As Valieva prepares to retake the ice on Tuesday, the role of her doctor and coach, along with other adults in the prodigy’s sporting career, has prompted outrage over how a minor could have taken the banned heart drug trimetazidine.

Register now for FREE unlimited access to Reuters.com

Valieva’s case has shone a light on the conditions endured by the Russian teenagers who now dominate figure skating.

“These (past few) days have been very difficult for me,” she told Russia’s Channel One after training.

“It’s as if I don’t have any emotions left. I am happy but at the same time I am emotionally tired.”

The World Anti-Doping Agency (WADA) said it would launch an independent investigation into the adults surrounding Valieva. WADA said the Russian Anti-Doping Agency was already investigating. L8N2UO01M

U.S. anti-doping officials said the Russians who have directed Valieva could also be prosecuted under the American Rodchenkov Act. The new laws empower U.S. prosecutors to seek fines of up to $1 million and jail terms of up to 10 years, even for non-Americans, if their actions have affected the results of U.S. athletes. read more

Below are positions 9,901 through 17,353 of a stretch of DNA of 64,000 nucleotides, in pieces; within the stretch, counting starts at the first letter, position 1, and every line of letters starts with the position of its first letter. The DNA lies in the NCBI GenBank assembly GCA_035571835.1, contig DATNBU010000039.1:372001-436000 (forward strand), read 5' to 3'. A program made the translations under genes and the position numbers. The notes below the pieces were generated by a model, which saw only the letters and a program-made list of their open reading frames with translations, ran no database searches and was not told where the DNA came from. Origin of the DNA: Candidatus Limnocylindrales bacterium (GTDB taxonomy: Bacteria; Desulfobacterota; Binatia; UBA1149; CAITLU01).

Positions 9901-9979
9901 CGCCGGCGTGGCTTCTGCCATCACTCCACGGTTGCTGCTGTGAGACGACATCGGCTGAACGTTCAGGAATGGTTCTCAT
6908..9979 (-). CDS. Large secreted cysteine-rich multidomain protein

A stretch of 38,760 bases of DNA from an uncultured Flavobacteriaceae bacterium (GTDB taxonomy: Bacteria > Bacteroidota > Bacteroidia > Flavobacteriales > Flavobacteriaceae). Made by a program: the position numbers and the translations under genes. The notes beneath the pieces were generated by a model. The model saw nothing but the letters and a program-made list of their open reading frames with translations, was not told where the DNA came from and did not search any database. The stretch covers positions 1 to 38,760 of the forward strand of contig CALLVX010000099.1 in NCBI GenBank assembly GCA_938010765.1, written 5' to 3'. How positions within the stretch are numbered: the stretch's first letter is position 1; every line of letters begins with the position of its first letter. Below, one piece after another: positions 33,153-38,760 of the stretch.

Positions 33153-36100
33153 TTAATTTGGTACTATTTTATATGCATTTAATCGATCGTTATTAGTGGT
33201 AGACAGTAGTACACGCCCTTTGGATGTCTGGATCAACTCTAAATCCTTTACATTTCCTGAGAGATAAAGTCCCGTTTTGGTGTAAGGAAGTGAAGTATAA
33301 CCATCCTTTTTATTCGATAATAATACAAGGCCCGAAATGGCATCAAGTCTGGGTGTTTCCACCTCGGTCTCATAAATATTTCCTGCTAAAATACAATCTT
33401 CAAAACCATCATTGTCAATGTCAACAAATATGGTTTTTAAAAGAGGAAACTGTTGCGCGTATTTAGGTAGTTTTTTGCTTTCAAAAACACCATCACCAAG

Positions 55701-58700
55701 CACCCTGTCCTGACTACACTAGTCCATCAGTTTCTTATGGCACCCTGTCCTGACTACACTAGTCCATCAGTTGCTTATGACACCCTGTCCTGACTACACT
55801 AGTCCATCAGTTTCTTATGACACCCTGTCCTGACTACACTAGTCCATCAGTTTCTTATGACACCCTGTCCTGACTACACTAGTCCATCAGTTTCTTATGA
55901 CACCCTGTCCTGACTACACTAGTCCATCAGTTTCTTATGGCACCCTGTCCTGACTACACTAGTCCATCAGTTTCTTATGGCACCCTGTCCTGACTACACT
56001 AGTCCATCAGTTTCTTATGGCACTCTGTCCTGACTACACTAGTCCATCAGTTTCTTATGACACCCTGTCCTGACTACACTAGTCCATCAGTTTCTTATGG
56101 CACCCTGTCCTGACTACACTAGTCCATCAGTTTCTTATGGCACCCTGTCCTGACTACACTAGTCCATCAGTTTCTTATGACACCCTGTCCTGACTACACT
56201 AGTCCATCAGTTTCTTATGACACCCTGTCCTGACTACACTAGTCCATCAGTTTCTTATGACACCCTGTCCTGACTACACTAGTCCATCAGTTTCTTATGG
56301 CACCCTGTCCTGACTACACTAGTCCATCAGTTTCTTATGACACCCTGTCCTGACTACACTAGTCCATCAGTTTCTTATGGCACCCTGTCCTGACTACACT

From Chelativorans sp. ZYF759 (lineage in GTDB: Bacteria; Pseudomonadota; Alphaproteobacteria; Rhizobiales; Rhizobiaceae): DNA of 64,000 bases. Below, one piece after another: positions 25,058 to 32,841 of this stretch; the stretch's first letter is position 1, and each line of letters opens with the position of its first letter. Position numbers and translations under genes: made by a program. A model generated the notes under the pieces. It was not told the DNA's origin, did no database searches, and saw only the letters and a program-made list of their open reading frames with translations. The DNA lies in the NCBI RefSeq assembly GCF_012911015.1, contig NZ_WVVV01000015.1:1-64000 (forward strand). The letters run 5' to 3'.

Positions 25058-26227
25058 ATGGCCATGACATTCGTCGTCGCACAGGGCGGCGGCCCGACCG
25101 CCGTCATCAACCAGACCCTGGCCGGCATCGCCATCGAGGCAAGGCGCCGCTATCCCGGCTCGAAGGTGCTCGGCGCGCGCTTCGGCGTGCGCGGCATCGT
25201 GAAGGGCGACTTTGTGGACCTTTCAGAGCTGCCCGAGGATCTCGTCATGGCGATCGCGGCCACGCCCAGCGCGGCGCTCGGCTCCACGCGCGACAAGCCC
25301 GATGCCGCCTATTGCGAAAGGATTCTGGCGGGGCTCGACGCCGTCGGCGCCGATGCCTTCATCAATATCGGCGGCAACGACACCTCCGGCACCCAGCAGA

Valieva’s coach Eteri Tutberidze, who is known in skating circles for harsh training methods, faces heightened scrutiny at the Beijing Games. She is the most highly sought-after figure skating coach in Russia.

Filipp Shvetsky can be seen rinkside during Russian figure skaters’ competitions and practices. The towering, dark-haired physician works at a war veterans’ hospital in Moscow in addition to treating members of Russia’s figure skating team.

Shvetsky and several Russian rowers were suspended from the sport between 2007 and 2010 for anti-doping violations, said Jim Walden, an attorney for Grigory Rodchenkov, the former head of Russia’s anti-doping laboratory who turned whistleblower.

Rowing’s international governing body said at the time that the violations were related to prohibited intravenous infusions.

After his suspension was lifted, he joined the national figure skating team. The blame, Shvetsky said in a 2016 interview, was put on him in the hope of reducing the athletes’ suspensions.

Walden said the doctor’s prior offences and the accusations made about the punishing environment Tutberidze creates for skaters made them prime targets for U.S. investigators.